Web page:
High School Health and Wellness
Responding to Stress & Anxiety
Controlling What We Can Control: Responding to Stress & Anxiety
It’s hard to write something optimistic when you don’t know what others are going through…
It’s hard to write anything at all when you don’t know what others are going through.
But what I can tell you, is that each and every choice we make right now it is doing something to us all individually. Our choices will make or break us in this uncertain, unprecedented, and insanely overwhelming time. We will either learn more about ourselves and take control over what we can take control over, or we will let things happen to us and send ourselves into a spiral of stress, anxiety, and negative emotions.
What I mean is, we can choose to respond to our current situation a way that will help us or react to our current situation in a way that will hurt us.
There’s a saying that I’ve been thinking about a lot lately; it’s been bringing me some sense of peace and direction when I feel my anxiety start to take over my mind. I’d like to share it with you all in hopes it will do the same… it goes –
The only thing I can control is how I respond to the things that I cannot control.
I learned this saying/mantra/quote - whatever you would like to call it - from a patient of mine when I worked on a crisis detox unit in Central Phoenix. This patient had been struggling with addiction for much of their life, but in the recent years they had built up a great amount of time in recovery. They said they owed their recovery time to this saying and their ability to abide by it. They informed me that it’s something they recite when they feel a negative emotion (stress, anxiety, depression, fear, sadness, etc) and are triggered to use. They said that there have been times where their reaction to those negative emotions took the lead, and they did relapse, but by keeping this saying in the forefront of their brain - by writing it down, by talking to other’s about it, and by reciting it to themselves when ever they felt even the slightest bit uneasy - they were able to respond to their situations in a healthy way and make a choice that would be much more beneficial to the life they wanted. They chose to take control over the only thing they could take control over, which is their actions, and do something that they knew was going to be helpful, not harmful.
This poses true for each of us in this time. Though each of our situations are different and we have no idea what the next person is going through, our situations are similar in the fact that they are not in our control.
Now, what is in our control is how we respond. The choices that we make. How we choose to navigate this scary and uncertain time. Leaning on unhealthy coping strategies is most certainly going to be what most of us want to do. It’s a quick and easy escape from reality! (By unhealthy coping strategies I mean – using drugs or alcohol, smoking cigarettes or vaping, over eating or not eating at all, excessively watching TV or excessively using social media, etc.) In these times, as I said, it’s going to be very tempting to lean on those strategies, and maybe some of us are just on auto-drive and are doing them without even realizing, but nevertheless it is absolutely and totally possible to change those habits and patterns and make new ones… especially now, when we have the time to really focus on them.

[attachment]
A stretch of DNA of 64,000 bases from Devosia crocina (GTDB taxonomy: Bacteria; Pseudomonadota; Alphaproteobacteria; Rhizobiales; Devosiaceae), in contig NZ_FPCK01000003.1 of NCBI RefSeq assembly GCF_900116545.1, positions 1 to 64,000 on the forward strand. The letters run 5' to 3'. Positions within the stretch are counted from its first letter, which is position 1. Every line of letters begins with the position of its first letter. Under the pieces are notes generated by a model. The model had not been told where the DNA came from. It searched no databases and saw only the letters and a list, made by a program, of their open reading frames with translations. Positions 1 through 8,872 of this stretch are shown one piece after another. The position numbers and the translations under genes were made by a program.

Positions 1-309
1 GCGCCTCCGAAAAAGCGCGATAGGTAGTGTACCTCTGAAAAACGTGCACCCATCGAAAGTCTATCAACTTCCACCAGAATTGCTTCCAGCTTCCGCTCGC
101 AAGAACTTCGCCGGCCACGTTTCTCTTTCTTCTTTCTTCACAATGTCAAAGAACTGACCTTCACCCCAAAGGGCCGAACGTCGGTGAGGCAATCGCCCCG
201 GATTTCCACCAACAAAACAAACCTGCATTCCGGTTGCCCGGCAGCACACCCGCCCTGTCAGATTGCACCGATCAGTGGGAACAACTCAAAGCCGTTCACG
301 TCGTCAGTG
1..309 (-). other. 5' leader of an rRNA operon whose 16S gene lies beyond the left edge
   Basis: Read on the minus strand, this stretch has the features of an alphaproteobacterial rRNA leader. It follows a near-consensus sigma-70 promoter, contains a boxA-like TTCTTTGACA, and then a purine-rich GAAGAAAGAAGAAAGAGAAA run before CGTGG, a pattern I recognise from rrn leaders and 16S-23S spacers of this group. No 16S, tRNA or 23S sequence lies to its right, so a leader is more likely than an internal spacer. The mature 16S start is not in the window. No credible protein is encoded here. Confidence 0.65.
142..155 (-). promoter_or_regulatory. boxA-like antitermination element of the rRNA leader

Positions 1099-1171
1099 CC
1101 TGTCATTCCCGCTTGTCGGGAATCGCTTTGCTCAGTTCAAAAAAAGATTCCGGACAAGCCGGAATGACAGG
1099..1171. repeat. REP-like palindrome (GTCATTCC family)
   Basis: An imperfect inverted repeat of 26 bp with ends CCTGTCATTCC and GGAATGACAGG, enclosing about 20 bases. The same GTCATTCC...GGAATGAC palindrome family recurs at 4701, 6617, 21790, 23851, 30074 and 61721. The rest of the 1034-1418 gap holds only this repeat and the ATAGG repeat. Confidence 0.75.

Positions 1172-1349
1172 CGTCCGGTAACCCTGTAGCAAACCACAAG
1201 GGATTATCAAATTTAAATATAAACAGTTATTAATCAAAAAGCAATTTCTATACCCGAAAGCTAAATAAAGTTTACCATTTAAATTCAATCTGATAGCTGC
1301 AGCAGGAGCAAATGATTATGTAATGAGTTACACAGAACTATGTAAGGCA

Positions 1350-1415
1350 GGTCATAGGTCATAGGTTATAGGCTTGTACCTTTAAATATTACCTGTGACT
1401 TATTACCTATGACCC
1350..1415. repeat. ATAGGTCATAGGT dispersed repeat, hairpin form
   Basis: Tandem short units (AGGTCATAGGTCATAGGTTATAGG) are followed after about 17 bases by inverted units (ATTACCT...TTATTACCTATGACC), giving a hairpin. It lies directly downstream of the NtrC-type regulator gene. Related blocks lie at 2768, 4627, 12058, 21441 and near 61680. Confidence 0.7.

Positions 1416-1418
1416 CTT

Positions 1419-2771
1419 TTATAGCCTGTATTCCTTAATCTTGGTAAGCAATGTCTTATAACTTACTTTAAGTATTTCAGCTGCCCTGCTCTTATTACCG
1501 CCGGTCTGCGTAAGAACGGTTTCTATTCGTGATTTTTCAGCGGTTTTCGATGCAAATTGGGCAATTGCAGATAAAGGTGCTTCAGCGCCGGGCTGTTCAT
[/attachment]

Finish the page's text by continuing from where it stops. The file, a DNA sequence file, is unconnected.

So, first and foremost, when you start to feel those negative emotions roll in, the stress and anxiety start to build, or notice that you are using a negative coping strategy, remember to breathe.
Breathe in through your nose for four counts and out through your mouth for four counts.
Do it as many times as it takes for a sense of calmness to set in and focus on nothing other than that. Then take a moment and say to yourself,
“The only thing I can control is how I respond to the things I cannot control.”
Then do it. Take control. Take control of your thoughts and your actions and choose to live a mentally healthy life; one that you will be proud of and grateful to yourself for living.
If you are looking for positive coping strategies, things you can do after taking a couple deep breathes, please see below. I have provided some examples and ideas.
Lastly, if there is a chance the stressors in your life are in your control, I encourage you all to do research on what you can do for yourself. There is a great deal of aid out there right now for individuals who have been laid off, whose hours have been cut, or for those who have been put on furlough. Call your landlord, your mortgage lender, your banks, your student loan lenders, and the places in which you have bills due. Stay connected with your school if you are a student or a parent of a student. Gain all the knowledge you can.
Stay strong. Stay well. Stay mentally healthy. You’ve got this.
Examples and ideas of positive coping strategies (for individuals & families):
- Clear your mind – Spend a couple minutes writing down everything in your head. It doesn’t matter how messy it gets, just get it out
- Listen to music that is attached to good memories
- Go for a 10-minute walk
- Meditation – YouTube guided meditations and try some out; creative visualization is great!
- Take a shower or a bath
- Sit outside and enjoy the fresh air, leave your phone inside
- Move your body – do some stretches, have a little dance party, ride a bike, shoot some hoops, etc.
- Facetime/video chat/call someone who you’ve been meaning to connect with or haven’t spoken to in a while
- Go through your closet, or entire house, and find things to get rid of – donate them or sell them online
- Find some chalk and take your kids for a walk, write nice messages on the side walk for others to see
- Break out the arts & crafts
- Find a new book to read
- Cuddle with your pet
- Learn something new about the people in your household
- Think of things you’re grateful for